Singapore has announced two new initiatives intended to strengthen the region’s standing as a global maritime hub.
The initiatives are aimed at enhancing Singapore’s maritime insurance offering with the Singapore War Risks Insurance Conditions (SWRIC) and developing an interoperability framework for electronic trade documents for the maritime and trade industries.
They were presented by Lam Pin Min, Senior Minister of State for Transport and Health, at the Singapore Shipping Association’s (SSA) Annual Lunar New Year Cocktail Reception held on January 22, 2019.
Dr Lam Pin Min, Senior Minister of State for Transport and Health, unveiled two initiatives to strengthen Singapore’s standing as a leading global maritime hub at the Singapore Shipping Association’s Annual Lunar Cocktail Reception this evening.#MPA #maritimesg @ssa_office pic.twitter.com/2R3mr7WOa2
— MPA Singapore (@MPA_Singapore) January 22, 2019
As explained, the new SWRIC is an enhancement to the Singapore War Risks Mutual (SWRM), Singapore’s first national war risks insurance facility which was launched in 2015 as part of efforts to develop Singapore as a comprehensive marine insurance hub.
Available to members of SSA irrespective of the flag of the ship, and non-members whose ships are registered in Singapore, the cover under SWRM rules includes Protection and Indemnity (P&I) war risks, hull war risks, detention and diversion expenses, sue and labor and discretionary insurance. In a short span of four years since its launch, the SWRM cover has exceeded expectations with close to 800 ships insured.
SSA spearheaded a workgroup which prepared the SWRIC, a comprehensive set of insurance conditions which aims to raise the bar on existing war conditions in the marketplace today, by bridging coverage gaps as well as updating and simplifying the existing war conditions available in the market.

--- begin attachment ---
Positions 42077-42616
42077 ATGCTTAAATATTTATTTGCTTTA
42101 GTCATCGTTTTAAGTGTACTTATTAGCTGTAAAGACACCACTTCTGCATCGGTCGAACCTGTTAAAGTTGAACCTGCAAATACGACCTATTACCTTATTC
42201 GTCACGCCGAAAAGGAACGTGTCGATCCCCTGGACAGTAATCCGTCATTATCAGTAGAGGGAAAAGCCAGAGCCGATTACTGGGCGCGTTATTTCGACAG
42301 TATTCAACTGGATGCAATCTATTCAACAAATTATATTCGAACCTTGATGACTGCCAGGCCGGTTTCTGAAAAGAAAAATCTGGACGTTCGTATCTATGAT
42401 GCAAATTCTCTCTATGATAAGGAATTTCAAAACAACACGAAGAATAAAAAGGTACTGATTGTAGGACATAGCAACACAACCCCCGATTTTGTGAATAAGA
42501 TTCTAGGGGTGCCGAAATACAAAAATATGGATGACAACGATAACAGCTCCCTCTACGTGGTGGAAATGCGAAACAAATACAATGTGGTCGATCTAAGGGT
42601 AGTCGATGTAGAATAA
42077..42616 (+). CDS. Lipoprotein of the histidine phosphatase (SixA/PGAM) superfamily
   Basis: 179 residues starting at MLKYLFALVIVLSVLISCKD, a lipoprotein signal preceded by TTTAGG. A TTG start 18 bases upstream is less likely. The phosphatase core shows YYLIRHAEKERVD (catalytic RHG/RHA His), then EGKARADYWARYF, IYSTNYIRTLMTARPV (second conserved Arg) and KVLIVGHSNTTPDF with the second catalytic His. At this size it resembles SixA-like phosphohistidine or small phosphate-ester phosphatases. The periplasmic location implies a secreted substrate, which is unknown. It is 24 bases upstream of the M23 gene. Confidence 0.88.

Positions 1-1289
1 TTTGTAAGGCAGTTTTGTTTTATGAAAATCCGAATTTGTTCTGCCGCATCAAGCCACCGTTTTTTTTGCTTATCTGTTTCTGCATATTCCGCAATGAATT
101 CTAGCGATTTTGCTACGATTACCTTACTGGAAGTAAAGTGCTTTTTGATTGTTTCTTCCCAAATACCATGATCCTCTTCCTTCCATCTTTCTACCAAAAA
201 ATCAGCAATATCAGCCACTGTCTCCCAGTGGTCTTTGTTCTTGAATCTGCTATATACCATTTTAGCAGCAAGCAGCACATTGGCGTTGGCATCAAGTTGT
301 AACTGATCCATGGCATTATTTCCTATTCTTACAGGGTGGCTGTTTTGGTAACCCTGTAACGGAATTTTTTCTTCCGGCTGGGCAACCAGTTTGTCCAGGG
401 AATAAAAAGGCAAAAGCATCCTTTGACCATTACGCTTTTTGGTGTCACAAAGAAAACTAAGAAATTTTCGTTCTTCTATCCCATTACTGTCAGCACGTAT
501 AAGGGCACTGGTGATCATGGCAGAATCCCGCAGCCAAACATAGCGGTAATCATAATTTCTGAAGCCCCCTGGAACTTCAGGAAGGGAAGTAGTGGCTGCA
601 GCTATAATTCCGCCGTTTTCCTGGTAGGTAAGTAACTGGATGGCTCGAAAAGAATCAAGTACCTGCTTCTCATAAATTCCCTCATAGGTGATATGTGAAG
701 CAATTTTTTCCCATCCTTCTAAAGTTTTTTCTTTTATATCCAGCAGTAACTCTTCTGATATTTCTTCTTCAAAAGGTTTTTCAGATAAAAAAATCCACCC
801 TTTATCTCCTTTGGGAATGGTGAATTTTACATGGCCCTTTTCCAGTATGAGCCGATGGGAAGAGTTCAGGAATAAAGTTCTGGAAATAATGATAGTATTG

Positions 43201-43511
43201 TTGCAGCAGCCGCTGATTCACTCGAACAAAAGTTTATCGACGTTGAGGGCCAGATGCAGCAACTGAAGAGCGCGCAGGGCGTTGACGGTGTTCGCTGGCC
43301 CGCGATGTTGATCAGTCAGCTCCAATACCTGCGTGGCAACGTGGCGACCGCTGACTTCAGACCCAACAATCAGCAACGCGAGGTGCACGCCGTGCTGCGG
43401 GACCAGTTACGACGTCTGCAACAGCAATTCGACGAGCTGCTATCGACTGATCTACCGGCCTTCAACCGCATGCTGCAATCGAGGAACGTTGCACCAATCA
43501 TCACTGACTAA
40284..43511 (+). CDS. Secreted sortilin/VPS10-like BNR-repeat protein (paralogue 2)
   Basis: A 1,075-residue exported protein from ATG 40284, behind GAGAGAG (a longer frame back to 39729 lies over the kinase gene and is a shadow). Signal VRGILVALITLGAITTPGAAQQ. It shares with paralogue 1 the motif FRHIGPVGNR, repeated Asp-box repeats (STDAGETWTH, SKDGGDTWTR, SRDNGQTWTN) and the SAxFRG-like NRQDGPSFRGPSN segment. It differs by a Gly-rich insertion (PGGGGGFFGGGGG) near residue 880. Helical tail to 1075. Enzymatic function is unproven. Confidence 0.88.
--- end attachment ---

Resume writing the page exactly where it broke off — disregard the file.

The SWRIC are also the first insurance conditions to be written from a shipowner’s perspective, addressing important risks that are felt by the global shipping community, according to the association.
Moreover, the Maritime and Port Authority of Singapore (MPA) is galvanizing the shipping community and other government agencies to develop inter-operability enablers to further digitalization efforts in the maritime sector and bring about benefits to the wider supply chain ecosystem.
This is a step-up to the three-party memorandum of understanding (MOU) that MPA, SSA and Singapore Customs signed at the Sea Transport Industry Transformation Map launched in January 2018 to jointly look into the digitalization of trade and maritime documentation, such as Bills of Lading (BL), in the industry.
Since the signing of the MOU in January 2018, the industry has seen progress with successful e-BL trials amongst consortiums led by two shipping lines – one by APL and the other by PIL and IBM. The trials simplify existing processes as well as leverage blockchain technology to bring various trading parties together to support information sharing and transparency, SSA said.
To facilitate interoperability of the solutions developed by the various consortiums, the members are to include a new MOU partner, Info-communications Media Development Authority (IMDA), to develop a new interoperability framework.
Working together with IMDA, the industry can expect to see different digital ecosystems interoperate with an efficient exchange of electronic trade documents. The work will entail the development of a set of governance and legal frameworks, technical standards and interoperable digital enablers.
“The close partnership between the Government, the industry and SSA is a unique competitive advantage for Singapore. We must continue to strengthen this partnership. This will enable Maritime Singapore to stay relevant and competitive,” SMS Lam commented.